Peace can be reached through meditation on the knowledge which dreams give. Peace can also be reached through concentration upon that which is dearest to the heart.  Patanjali.

Today I felt frazzled, I could only focus my thoughts on how much I had to do in the next week or so, and I had no ability to be really present.  I hate feeling like this. It annoys me and frustrates me.  It is wasted time.  I wanted my peace of mind back, and I wanted it NOW! But the more peace of mind is desired, the less it comes – the focus remains on the lack of peace.  I wanted to be able to write, to think clearly, be thoughtful and to be creative… but it wasn’t about to happen with me sitting there fussing over it.

I needed to do something to break the frustration so that I could change my state  of mind.  Are states of mind changeable? Yes – they are totally within our own power to manage.  If I choose to be happy and at peace, then that is what will happen.  If I choose to be angry and frustrated with the world, then merely by concentrating on the things that annoy me, I can make myself more and more angry.  The more I concentrate on the bad, the worse the world becomes.  The more I concentrate on the good, the more of it I find.

So today, to break this cycle within my head I used the bouquets of flowers given to me as gifts to try to see into the heart of life, to find the beauty and peace within nature.  I took my macro lens, my gorilla pod and started taking close-up images of the flowers.  The concentration on them, the focus on placement to see what lies beneath the obvious beauty of a flower took my mind into calm and peace.  I needed absolute stillness to create sharp images, I needed a steadiness of hand to focus accurately.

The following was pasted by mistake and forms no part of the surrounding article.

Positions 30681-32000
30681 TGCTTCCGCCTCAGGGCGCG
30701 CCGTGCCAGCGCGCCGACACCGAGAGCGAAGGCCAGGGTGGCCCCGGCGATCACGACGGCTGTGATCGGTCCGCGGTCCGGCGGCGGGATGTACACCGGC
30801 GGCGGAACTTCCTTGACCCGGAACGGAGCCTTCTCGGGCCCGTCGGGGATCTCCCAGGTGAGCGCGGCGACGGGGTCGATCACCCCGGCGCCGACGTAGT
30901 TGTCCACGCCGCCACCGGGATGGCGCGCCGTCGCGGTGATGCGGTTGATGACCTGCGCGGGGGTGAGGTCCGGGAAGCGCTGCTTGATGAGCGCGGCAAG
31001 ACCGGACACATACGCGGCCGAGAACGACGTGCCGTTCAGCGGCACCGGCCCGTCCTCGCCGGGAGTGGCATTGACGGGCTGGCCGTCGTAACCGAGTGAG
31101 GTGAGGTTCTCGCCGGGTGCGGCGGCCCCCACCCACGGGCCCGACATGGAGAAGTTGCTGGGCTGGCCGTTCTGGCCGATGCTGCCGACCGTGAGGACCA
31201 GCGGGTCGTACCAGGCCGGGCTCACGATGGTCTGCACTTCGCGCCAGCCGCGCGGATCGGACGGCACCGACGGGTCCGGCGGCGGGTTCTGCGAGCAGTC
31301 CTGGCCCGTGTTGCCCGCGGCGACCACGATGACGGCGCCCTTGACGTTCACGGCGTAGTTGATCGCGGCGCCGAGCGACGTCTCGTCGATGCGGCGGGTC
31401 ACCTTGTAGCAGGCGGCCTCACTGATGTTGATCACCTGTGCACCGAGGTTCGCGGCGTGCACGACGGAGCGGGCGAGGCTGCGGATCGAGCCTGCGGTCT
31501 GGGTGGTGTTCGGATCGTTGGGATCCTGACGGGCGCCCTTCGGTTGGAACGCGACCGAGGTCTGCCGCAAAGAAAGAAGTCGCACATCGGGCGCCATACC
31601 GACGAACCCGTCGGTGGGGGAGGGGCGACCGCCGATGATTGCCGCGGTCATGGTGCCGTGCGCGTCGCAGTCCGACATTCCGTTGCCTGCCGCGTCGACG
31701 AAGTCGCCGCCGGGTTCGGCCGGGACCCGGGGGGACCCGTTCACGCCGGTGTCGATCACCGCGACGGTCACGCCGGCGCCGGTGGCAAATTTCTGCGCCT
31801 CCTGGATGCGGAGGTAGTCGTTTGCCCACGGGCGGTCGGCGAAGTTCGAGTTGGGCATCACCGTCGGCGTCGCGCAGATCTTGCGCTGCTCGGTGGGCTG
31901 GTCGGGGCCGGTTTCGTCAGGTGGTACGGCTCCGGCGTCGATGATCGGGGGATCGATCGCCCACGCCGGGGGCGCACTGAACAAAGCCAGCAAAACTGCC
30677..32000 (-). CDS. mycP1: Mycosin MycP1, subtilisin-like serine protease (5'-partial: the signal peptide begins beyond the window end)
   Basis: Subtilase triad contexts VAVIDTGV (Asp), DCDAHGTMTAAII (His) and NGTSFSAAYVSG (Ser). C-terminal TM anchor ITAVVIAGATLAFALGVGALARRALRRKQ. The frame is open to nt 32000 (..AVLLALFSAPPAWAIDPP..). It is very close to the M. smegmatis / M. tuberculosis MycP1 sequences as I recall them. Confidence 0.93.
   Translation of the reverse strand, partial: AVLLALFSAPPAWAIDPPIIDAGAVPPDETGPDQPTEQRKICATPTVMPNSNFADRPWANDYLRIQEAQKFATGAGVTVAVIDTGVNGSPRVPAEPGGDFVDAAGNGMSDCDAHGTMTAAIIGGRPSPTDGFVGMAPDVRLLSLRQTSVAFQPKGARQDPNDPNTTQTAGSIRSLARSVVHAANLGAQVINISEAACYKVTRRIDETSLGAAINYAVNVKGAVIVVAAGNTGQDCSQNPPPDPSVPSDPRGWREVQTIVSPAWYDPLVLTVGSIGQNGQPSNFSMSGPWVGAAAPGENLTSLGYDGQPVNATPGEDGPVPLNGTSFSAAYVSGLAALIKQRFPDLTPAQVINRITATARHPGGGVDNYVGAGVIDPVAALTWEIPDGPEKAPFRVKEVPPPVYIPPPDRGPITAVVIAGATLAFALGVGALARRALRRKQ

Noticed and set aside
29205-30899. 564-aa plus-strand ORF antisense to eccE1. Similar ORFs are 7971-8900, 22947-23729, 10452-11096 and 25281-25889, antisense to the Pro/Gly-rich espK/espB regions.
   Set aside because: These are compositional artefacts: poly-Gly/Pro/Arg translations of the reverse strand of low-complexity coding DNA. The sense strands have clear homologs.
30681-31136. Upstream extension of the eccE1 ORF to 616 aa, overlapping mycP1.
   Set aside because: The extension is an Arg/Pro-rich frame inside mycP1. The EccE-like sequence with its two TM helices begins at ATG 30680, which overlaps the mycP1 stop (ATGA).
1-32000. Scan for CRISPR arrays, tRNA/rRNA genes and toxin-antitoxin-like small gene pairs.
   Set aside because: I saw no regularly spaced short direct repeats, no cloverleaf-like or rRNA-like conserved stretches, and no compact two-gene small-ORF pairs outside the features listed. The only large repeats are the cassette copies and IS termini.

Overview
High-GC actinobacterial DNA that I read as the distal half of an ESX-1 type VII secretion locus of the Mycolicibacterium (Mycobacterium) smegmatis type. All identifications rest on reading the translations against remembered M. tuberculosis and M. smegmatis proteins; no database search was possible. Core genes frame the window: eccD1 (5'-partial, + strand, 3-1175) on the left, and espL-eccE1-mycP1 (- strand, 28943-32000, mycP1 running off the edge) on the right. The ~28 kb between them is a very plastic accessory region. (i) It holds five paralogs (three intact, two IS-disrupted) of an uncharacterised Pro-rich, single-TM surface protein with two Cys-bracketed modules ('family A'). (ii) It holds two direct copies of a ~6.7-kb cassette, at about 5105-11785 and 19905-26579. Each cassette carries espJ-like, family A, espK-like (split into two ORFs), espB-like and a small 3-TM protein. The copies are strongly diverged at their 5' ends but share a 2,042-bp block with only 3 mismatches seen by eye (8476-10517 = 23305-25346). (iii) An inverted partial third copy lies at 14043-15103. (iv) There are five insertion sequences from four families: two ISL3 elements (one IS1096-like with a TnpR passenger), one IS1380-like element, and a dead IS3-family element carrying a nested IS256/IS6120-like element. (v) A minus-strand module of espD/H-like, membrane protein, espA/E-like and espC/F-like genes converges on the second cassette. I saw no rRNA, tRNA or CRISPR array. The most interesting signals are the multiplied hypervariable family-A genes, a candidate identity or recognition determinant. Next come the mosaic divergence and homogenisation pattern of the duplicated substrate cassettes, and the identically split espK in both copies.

Looking carefully into the heart of a flower took away my breath with its intricacy. I found the striking likeness to the human heart in the stigma of an oriental lily, the softness of aging skin in the petals of a gladioli and the almost maternal  protection provided to buds by leaves and sepals. When I uploaded the images, I was happy.  The flowers lit up my monitor and showed me an inner world.

My love of photography, my desire to see the connections between all living things and the innate beauty calmed me, gave my mind the peace and serenity I craved. Now I could do the things I needed to do.

Knowing that I have the power to change my mind state also means knowing that if I do not use this power, I am choosing to be angry, frustrated, hurt, annoyed, hurtful, nasty – and whatever other emotions float around.  This means that I cannot blame my emotions or my bad moods on others.  I have to take responsibility for them – and for the actions and words I use when I choose to remain in that state.  This is not a happy thought.  It is so much better to be able to blame others;  ‘she made me so angry’,  ‘he pushed my buttons’.  Our dark side wishes to be absolved of this responsibility.  It is not me but the other who made me.

Religions use this process as well.  “The devil made me do it’ “God can stop me from doing this again’.  This externalisation of responsibility is one of the bete noirs of our individual development and of our society’s development as a whole.  If we can find others to blame, we have no need to change and even better, we have no need to even look to see if our behaviour had some culpability in the process.

Taking responsibility for our thoughts and emotions is hard.

All that we are is a result of what we have thought. The mind is everything. What we think we become. Buddha